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Ultra runner Diane Van Deren says running is her outlet, her medicine and she doesn't say I can't anymore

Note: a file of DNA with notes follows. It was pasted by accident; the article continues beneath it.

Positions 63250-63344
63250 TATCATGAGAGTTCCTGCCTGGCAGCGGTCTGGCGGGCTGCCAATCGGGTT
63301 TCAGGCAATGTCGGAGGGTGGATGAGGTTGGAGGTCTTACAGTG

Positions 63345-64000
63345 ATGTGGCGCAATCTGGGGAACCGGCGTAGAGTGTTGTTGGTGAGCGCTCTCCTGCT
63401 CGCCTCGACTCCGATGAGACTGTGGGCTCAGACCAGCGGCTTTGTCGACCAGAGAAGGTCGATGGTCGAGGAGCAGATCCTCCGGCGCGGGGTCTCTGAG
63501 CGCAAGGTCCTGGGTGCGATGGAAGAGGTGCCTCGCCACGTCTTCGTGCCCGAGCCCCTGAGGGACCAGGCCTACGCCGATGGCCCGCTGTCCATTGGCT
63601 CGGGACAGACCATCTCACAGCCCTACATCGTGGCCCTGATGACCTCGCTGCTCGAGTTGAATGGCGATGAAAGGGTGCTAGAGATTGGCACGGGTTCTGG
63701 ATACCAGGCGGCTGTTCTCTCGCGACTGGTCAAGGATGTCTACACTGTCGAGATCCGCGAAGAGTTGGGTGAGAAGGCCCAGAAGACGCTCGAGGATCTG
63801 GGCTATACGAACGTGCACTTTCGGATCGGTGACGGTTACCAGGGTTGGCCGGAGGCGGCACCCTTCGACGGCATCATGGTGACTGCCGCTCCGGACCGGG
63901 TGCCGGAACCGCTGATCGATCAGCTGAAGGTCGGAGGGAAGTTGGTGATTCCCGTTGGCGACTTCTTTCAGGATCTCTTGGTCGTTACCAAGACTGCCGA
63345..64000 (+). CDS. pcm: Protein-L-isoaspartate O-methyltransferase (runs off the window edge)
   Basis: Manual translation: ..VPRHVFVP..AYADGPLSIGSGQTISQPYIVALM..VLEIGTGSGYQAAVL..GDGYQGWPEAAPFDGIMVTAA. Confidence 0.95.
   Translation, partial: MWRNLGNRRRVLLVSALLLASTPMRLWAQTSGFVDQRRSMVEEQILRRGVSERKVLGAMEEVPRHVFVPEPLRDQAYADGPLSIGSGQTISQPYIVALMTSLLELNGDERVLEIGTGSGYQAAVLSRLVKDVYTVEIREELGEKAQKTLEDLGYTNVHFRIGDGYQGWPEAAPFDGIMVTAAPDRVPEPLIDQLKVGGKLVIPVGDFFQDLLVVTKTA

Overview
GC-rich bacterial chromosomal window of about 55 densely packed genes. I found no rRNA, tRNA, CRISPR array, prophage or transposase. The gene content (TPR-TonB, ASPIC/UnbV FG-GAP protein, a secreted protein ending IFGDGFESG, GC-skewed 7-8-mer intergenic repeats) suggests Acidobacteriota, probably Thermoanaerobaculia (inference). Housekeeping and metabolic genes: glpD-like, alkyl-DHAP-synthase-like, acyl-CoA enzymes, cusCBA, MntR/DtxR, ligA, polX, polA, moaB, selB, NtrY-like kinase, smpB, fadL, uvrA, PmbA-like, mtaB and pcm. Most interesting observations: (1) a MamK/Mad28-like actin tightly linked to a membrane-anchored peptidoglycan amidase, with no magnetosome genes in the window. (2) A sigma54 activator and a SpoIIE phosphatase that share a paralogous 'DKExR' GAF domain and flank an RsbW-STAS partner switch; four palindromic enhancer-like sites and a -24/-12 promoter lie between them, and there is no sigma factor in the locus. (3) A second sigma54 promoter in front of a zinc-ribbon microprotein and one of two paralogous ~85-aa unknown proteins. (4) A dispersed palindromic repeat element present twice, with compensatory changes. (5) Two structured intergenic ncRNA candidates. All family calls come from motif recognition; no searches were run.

Former professional tennis player Diane Van Deren was diagnosed with epilepsy in her 30s. For most people, this would not only end their career as a professional athlete, but also place major constraints on their daily routines and personal lives. That was not the case, however, for Van Deren. She not only persevered and ultimately found a way to get around her epileptic seizures – she did the extreme, opting to have a piece of her brain surgically removed to end her decade-long struggle with the disorder. After healing, Van Deren began running, trying her luck at a 50 mile race at age 42. Shortly thereafter, she ran her first 100-mile race and won it, right out of the gates. Since then, she has won the infamous Yukon Arctic Ultra, a 430-mile ultra footrace pulling a 50-pound sled through temperatures below 50 degrees for eight days, and set a record for the 1,000-mile Mountains to Sea Trail, where she traversed the state of North Carolina in just over 22 days. She’s been a professional endurance athlete with The North Face for the past 16 years. Van Deren, 58, is a wealth of positivity despite some of the obstacles she’s faced, including at times losing her sense of time and direction as a result of the surgery. “Running was my outlet, my medicine, the way to create a safe place for me,” Van Deren says. “When you are trying to be a wife and a mom, and you don’t know when the next seizure is going to come, it’s living in constant fear of ‘When is the beast going to hit me?’ When that changes and you get your health back, how can you not be grateful? I don’t say ‘I can’t’ or ‘I’m afraid’ anymore, or ‘What if?’ Now the way I look at life is, ‘I can’ – I can do it, I can try. So that’s where the gratitude comes from. I’ve walked it, I’ve lived it, I’ve been in a horrific situation, and through the brain surgery I now have wealth. I have my health.” (05/10/2018) ‚ö°AMP
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